According to data from the Ministry of Health (Ministerio de Sanidad), 65.1% of medicines admitted to reimbursement in 2021 were subject to some sort of restriction on prescribing/dispensing. This compares to 52.8% of drugs in 2020 and 28.2% of drugs in 2011.
Of 548 non-generic medicines admitted to reimbursement in 2021, 39.2% were classified as hospital-use (uso hospitaliario) only, compared to 27.6% in 2020 (and just 15.7% in 2011). A further 59 drugs (10.8%) were classified as hospital diagnosis (diagnóstico hospitalario, requiring diagnosis from a hospital-based physician but which can subsequently be dispensed in the out-patient sector). This is comparable to 2020 when 40 new drugs (10.6%) were subject to hospital diagnosis but up significantly from 2011 when just 17 (3.8%) drugs were subject to this sort of control. Meanwhile another 39 new drugs (7.1%) were subject to an inspection visa (visa de inspección, a form of prior authorisation) which is on a par with 2020 (and 2011).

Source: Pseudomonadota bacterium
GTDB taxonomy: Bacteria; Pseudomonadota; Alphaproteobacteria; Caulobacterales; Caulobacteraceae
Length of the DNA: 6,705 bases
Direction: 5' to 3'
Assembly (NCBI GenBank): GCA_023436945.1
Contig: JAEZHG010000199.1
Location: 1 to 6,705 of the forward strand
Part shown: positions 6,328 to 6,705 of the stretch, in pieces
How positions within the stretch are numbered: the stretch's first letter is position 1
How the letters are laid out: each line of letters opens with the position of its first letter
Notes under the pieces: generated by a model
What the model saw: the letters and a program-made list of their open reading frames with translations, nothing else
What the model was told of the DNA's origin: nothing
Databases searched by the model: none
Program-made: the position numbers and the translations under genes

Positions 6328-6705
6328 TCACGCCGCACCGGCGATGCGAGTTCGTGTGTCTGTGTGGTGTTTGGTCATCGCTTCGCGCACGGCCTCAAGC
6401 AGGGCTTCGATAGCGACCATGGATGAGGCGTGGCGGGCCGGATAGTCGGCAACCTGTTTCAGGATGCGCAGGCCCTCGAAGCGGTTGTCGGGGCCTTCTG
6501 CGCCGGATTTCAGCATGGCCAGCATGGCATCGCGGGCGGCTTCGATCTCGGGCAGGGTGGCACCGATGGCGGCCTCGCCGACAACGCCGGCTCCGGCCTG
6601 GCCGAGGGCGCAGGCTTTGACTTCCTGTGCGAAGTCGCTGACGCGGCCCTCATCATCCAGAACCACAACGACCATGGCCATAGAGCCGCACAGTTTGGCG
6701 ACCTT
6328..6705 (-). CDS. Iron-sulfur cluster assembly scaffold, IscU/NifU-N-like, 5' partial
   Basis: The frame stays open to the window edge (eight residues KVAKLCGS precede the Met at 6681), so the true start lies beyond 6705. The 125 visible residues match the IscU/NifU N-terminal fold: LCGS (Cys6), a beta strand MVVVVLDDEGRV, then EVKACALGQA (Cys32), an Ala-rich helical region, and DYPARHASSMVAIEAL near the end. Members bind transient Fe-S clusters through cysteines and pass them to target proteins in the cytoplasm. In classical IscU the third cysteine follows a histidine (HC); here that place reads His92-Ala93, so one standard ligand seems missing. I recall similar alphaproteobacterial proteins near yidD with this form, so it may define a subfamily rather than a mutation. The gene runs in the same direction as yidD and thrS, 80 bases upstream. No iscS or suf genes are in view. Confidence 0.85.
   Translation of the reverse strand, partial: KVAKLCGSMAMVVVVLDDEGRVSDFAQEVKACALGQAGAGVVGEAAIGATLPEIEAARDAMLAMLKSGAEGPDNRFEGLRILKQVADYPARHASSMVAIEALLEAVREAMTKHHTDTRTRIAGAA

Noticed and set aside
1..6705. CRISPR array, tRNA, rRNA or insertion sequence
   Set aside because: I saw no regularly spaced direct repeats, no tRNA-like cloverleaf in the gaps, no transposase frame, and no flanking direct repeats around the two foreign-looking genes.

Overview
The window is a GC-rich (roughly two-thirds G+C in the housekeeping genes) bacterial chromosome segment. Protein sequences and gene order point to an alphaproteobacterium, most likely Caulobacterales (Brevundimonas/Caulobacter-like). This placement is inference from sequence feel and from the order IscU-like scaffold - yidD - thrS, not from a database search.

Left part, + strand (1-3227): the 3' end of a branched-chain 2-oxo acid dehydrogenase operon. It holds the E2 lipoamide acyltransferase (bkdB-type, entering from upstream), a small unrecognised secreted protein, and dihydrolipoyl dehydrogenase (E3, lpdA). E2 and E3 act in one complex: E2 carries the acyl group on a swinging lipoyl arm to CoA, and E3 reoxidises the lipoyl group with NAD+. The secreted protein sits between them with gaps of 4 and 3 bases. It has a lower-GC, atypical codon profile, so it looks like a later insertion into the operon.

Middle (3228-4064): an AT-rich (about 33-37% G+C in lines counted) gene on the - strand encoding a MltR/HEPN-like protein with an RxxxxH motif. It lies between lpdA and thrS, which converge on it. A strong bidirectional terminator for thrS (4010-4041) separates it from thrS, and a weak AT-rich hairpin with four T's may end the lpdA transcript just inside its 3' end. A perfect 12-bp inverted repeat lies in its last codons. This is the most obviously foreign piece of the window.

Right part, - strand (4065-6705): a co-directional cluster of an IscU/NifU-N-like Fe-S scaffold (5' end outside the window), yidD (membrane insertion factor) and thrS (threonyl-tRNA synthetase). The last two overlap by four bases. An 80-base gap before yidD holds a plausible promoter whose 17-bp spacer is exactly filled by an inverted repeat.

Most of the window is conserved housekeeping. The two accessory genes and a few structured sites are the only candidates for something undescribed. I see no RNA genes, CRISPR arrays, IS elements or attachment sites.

In total, 764 out of 2,048 new medicines were not granted reimbursement in 2021, corresponding to 37.3% of new medicines. This compares to 32.7% in 2020 and 16.6% in 2011.
www.diariofarma.com, “Sanidad se aplica en la financiación selectiva y limitación de dispensación”, 18th January 2022